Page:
Last weekend, I had a Baptism at one of the Masses at Our Lady of Hope. As with all Baptisms at Mass, we brought the family of the baby forward and we all affirmed our Baptismal promises together as a community with the new Christian. Any such affirmation, then, takes the place of the Profession of Faith (the Creed) at that liturgy. After Mass, I was handed an anonymous note telling me that “We didn’t profess our faith after the homily. Thanks.”
Now, I am capable of laughing at myself, but at that moment I was angry – this was anonymous, critical, and liturgically ignorant. In other words, I was right and they were wrong. How do I deal with such a situation? Well, this is 2019.
I posted the note on Facebook.
I commented, “For the curious, this is not how you enter into dialogue when you disagree with your pastor.” And I waited for the affirmation of my own righteousness that would soon flow from my friends’ comments – which they did.
However, after a while – and after my own opportunity for prayer that night, a night’s rest, and prayer in the morning – something gnawed at me about that posting. As with a lot on Facebook, it was petty and self-serving. And I had done it.
I was wrong.
I posted a second message of apology – and I am not seeking credit for this. I truly am sorry and humbled by my own sinfulness. I tell you all this story to my shame, and no one else’s.
Then, this weekend, we listen to our readings which illustrate a desire to present and know our “true colors.” “Praise no one before he speaks,” Sirach teaches, “for it is then that people are tested.” God is first interested in our hearts; then He seeks to guide our words and actions. Jesus shares this same sentiment: “For every tree is known by its fruit…. A good person out of the store of goodness in his heart produces good, but an evil person out of the store of evil produces evil; for from the fullness of the heart the mouth speaks.”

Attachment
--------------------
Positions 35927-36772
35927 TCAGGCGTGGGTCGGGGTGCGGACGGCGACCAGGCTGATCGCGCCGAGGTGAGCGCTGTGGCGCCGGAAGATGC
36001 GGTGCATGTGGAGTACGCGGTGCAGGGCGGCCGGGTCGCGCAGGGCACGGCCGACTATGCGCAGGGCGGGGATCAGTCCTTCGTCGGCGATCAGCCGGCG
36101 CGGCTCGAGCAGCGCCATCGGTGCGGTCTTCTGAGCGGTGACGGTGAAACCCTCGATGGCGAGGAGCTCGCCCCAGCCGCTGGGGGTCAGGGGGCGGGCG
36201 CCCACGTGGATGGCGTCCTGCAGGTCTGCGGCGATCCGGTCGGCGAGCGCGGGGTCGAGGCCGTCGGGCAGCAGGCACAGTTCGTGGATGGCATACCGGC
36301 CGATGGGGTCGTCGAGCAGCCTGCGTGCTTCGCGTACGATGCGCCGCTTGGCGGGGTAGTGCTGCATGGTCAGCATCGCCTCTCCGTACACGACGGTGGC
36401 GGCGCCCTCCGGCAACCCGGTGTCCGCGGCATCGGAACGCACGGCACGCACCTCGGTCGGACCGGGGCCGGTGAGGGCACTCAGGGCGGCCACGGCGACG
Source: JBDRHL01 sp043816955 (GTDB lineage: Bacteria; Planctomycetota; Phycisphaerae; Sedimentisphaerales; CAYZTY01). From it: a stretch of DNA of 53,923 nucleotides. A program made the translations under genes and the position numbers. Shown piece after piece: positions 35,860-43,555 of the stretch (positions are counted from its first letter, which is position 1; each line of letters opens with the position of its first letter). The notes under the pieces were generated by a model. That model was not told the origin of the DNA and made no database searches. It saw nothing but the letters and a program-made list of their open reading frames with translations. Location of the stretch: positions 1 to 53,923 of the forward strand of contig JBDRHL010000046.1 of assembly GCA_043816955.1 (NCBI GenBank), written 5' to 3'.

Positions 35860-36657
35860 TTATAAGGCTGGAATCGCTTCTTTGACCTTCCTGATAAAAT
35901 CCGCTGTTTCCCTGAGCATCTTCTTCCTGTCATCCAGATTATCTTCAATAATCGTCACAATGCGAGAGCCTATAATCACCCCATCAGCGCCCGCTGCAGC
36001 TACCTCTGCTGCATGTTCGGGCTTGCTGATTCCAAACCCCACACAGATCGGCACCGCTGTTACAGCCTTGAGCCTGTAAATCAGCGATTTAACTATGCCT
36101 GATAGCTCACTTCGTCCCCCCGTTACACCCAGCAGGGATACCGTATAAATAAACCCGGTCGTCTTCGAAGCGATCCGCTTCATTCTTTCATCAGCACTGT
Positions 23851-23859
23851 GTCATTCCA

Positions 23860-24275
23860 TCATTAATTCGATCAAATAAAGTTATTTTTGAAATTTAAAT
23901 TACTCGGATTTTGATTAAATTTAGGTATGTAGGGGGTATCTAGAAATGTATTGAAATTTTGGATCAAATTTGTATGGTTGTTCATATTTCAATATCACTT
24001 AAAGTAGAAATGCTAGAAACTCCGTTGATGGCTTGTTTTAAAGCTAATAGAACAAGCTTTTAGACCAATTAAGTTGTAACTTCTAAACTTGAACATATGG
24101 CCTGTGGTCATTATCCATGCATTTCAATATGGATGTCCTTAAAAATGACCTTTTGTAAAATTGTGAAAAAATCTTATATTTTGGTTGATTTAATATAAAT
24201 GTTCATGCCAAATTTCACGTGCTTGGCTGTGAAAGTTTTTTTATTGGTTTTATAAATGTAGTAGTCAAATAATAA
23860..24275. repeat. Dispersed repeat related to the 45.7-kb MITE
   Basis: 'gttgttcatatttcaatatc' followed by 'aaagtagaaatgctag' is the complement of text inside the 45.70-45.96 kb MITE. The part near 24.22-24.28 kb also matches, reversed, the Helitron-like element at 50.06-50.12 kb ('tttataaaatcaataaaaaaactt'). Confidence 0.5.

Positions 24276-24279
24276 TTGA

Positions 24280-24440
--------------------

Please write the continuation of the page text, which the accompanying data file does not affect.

We cannot follow blindly – and we cannot lead blindly. Most real adults will admit that going through life is a scary business, and no one really has it all together and knows everything. There is no manual for “adulting.” Instead, we seek good examples and try to emulate those who show us goodness and right. This is what our Church leaders should be doing; it is what I should be doing – which I why I felt the need to correct myself publicly.
The leaders we choose says a lot about our values. The “news” we share says a lot about our presumptions – good and bad. The words we pick to express ourselves reveal our character. When we direct a critical eye toward our own hearts, what do we see? Can we really be that righteous in our own sight? Are we completely without fault? When we rub people the wrong way, is it because there is something wrong with them or, perhaps, is there something wrong with us? This is the virtue of self-reflection, and we all should practice it.
Mark Twain is credited with saying, “Better to keep your mouth closed and let people think you are a fool than to open it and remove all doubt.” This, I think, is also in the spirit of the message of our readings this weekend. If there’s one thing that God seems to despise in the Bible it’s hypocrisy; and hypocrisy is most evident and criticized in leaders.
So, let’s pray for those whom we follow – that their eyes may be wide open and clear, that they may see the one true Leader whom we all must follow. It takes humility to lead; it takes humility to follow. Jesus offers us the model and the grace to do both when the time is right.